Tammy Hart, I.D.D.P, CAPS is a graduate and tutor of Q.C. Design School as well as a Certified Aging in Place Specialist from the National Association of Home Builders.  She is the owner and award-winning designer for Designer Chick Co., and she’s the previous director of the National Board for DDA (formerly CDECA).  She is a professional speaker and has spoken at venues like IIDEXCanada and the Small Business Forum.  She’s been featured in East in the City Magazine, has had a guest spot on Daytime Durham, Rogers TV and has won the HOUZZ Service Award 2017.  She works to empower young women to become successful future leaders and supports ocean clean-up efforts.

networking with other interior design professionals

I network, a lot. When networking with design professionals, I meet many brilliant women. Women who have had extremely successful careers holding very respected positions. One commonality has become increasingly apparent amongst these talented individuals. This commonality is that many are on a new career path– and they’re doing this as they approach their 40s.

These are some of the reasons why they’re taking on a second career:

“To take back control of their life.”

“Burnt out.”

“Sick of working for someone else.”

Though it’s a story heard all too often, it’s empowering to hear about women taking back control over their lives, earning potential, and time. And men, please don’t think I’ve forgotten about you because this scenario, although less common, still occurs.

My own story isn’t very different. I had a successful career, but I was burnt out, underappreciated, and over-worked (400+ OT hours a year for 6 years). It had left me with little time for my family let alone myself. And so I knew, like all these men and women I’ve met over the years, that it was time for change.

But in my late 30s with mouths to feed and bills to pay, my thoughts went from “Are you insane to do this now?!” to “What are you going to do?” to “Can I make this happen?” to “I’m going to do this. I’ve got to figure it out. I will make this happen!”

professional woman reflecting to herself about her career

So where do you start?

It begins with a reflection of yourself. What are you passionate about? What’s your skillset? Believe me, when you’re burned out, it’ll take you a moment or two to muddle your way through this exercise. I was so muddled that I hired a transitional coach.

I didn’t even know these existed until one day, at a networking event, this brilliant woman wearing hot pink (The Pink Coach) sat at my table next to me. From that day on, we’ve been inseparable as coach and coachee. She’s helped me see my strengths and pick my path. I’m a firm believer that a talented coach will authentically care about your future, become invested in you, and not impose their idea of the “right” path on you.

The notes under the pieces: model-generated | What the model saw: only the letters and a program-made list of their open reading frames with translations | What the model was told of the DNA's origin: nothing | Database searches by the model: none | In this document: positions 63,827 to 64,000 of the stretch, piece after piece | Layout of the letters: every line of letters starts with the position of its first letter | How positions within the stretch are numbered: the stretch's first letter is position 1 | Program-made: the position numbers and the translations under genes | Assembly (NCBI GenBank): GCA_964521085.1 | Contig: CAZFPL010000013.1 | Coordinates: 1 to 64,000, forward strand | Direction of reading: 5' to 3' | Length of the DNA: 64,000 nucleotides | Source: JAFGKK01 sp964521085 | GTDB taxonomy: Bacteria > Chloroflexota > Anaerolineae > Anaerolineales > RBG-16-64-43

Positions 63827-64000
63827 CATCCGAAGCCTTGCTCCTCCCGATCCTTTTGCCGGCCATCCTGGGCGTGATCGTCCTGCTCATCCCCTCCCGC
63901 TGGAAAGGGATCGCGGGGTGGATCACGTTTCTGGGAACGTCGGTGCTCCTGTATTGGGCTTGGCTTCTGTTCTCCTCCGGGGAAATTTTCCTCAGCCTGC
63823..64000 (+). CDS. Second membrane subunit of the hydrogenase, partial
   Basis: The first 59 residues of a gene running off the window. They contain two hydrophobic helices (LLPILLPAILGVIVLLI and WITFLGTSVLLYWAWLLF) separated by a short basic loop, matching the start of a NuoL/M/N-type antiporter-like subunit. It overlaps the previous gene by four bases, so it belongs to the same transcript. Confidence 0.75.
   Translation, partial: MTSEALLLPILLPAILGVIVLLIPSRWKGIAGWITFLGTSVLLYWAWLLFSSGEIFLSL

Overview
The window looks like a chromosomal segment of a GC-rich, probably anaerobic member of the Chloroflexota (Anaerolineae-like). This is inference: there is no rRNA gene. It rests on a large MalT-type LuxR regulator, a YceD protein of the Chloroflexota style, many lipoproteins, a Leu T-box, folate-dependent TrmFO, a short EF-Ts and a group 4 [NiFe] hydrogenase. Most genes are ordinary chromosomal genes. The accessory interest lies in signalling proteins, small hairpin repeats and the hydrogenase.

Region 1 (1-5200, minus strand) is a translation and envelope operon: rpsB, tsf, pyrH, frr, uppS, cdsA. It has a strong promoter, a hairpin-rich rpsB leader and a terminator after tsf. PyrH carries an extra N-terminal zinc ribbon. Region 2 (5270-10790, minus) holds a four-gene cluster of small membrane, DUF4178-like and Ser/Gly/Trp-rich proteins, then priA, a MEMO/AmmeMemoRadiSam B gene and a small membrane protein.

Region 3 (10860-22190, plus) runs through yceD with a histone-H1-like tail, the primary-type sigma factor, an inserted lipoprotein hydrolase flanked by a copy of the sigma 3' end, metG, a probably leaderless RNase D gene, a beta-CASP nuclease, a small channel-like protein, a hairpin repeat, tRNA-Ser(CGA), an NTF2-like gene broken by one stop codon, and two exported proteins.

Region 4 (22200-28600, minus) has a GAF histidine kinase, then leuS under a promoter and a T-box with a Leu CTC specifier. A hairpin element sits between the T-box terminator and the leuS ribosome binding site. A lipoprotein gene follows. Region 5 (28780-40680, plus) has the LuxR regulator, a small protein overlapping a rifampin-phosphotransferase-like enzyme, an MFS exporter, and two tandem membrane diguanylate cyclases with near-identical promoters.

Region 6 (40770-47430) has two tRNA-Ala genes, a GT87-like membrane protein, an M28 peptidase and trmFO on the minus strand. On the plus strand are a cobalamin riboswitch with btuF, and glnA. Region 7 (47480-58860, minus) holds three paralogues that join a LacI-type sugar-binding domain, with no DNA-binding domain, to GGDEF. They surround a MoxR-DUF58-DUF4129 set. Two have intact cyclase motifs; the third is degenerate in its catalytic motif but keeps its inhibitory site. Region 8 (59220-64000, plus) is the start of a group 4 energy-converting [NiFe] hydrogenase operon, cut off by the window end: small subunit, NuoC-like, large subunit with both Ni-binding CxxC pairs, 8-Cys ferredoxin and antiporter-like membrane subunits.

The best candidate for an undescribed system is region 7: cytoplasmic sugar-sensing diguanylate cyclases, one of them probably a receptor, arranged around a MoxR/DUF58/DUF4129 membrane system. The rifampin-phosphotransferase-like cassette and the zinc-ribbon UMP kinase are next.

It took a very close evaluation of my transferable skills, passion, three secret words, and a torn ACL that pushed me from a light bulb moment into action.

What skills do you need to become an interior decorator?

The Design and Decorating world is a fascinating one. It allows you to use both sides of your brain – the creative side and the business side. Consider your skillsets for both of these when deciding to make the leap.

interior decorator discussing interior designs with her clients

I’ve talked about the soft skills needed to be successful in this business: people skills, communication skills, and listening skills. You need to effectively and authentically hear what your clients are saying and take their likes and dislikes to come up with a concept for them. It is not about you and your likes and dislikes because it’s not your home.

It’s about compromise and exceeding customer expectations. It’s about collaborating with all your partners, from suppliers to trades and everyone in between. It’s about budgeting for your client and for your business. It’s about marketing both of those. Finally, it’s about creating success – whatever that may look like for you.

Career success isn’t built in a day

But it all wasn’t as easy as just saying, “Okay world! Because I was designing palettes and running a business and interacting with clients before, I’m now a decorator/designer. Bring me clients!” I wish!

It was knowing that I needed an education to back up my experiences and solidify my expertise. But how? I had bills to pay and mouths to feed. I needed to hit the floor running with this. That’s where QC Design School came in. That’s how I was able to fit in school and my family and start the back end of my business at the same time and do it quickly.

If I’m being honest, it took me longer than expected to complete my interior decorating course. I wanted to get the most out of every single assignment and quiz so I’d actually get volunteers for my projects to open up their houses to me. It was great for building my portfolio (Hint! Hint!)

With the completion of school, I was off and running with my business. I’ve mentioned before that it’s like having a new baby, only it comes with many manuals, my favorite one being How to Start a Creative Business – The Jargon-Free Guide for Creative Entrepreneurs by Doug Richard. Don’t think that just because your formal education is over (YAY YOU!) that your education is over. Now begins your “in-the-biz” training. You’ll learn how to run a business and how to overcome business obstacles you’ll be faced with.

Here’s your empowering moment. You took control of your time, earning potential, education, and future. With control of your business, you know that no matter what the obstacle is, you’ll be able to overcome it with strategic planning.

What was one obstacle you faced in your transition from one career path to the next and how did you overcome it?

People often start their second careers after having a family. Here’s QC’s guide to balancing your kids and your career as an interior decorator!